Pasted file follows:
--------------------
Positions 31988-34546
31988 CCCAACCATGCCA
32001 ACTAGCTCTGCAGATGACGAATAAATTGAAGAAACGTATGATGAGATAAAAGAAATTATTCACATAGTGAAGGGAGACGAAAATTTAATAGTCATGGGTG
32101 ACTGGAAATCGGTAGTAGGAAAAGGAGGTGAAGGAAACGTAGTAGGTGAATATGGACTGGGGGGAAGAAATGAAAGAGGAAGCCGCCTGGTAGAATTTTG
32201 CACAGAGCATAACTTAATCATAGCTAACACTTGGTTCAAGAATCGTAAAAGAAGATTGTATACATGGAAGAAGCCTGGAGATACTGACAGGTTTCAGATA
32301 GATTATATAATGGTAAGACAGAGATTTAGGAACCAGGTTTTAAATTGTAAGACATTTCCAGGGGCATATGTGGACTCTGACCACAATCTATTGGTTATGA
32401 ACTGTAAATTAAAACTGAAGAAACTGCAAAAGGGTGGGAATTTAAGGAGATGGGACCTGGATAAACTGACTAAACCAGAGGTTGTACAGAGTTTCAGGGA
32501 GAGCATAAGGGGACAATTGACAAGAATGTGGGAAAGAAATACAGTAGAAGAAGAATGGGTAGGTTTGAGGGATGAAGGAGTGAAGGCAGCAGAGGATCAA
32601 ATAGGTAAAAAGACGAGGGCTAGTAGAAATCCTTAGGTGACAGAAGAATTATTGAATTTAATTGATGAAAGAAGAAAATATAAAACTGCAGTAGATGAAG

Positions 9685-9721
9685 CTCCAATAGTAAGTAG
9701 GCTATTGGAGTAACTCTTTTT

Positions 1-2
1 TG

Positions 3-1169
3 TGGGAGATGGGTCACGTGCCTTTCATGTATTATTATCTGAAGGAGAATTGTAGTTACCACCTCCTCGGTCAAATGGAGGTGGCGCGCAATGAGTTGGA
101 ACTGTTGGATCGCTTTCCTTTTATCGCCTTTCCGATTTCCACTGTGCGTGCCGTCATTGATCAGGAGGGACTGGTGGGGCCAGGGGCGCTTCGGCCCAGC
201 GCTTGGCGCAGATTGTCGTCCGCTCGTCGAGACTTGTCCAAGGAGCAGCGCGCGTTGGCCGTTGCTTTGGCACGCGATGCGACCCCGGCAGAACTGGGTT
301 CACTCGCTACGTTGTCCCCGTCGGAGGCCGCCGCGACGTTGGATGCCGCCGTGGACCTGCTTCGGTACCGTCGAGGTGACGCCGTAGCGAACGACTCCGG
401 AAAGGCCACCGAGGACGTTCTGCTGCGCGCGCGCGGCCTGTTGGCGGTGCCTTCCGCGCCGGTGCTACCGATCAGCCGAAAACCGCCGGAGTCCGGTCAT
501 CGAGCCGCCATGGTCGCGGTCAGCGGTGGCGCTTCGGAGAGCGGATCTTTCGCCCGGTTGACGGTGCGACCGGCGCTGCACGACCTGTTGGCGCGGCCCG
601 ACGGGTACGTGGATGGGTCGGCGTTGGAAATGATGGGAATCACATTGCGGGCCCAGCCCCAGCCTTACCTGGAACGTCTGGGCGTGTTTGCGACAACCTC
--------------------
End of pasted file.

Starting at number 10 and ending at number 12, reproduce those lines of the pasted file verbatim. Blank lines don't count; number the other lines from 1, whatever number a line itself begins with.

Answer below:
Positions 9685-9721
9685 CTCCAATAGTAAGTAG
9701 GCTATTGGAGTAACTCTTTTT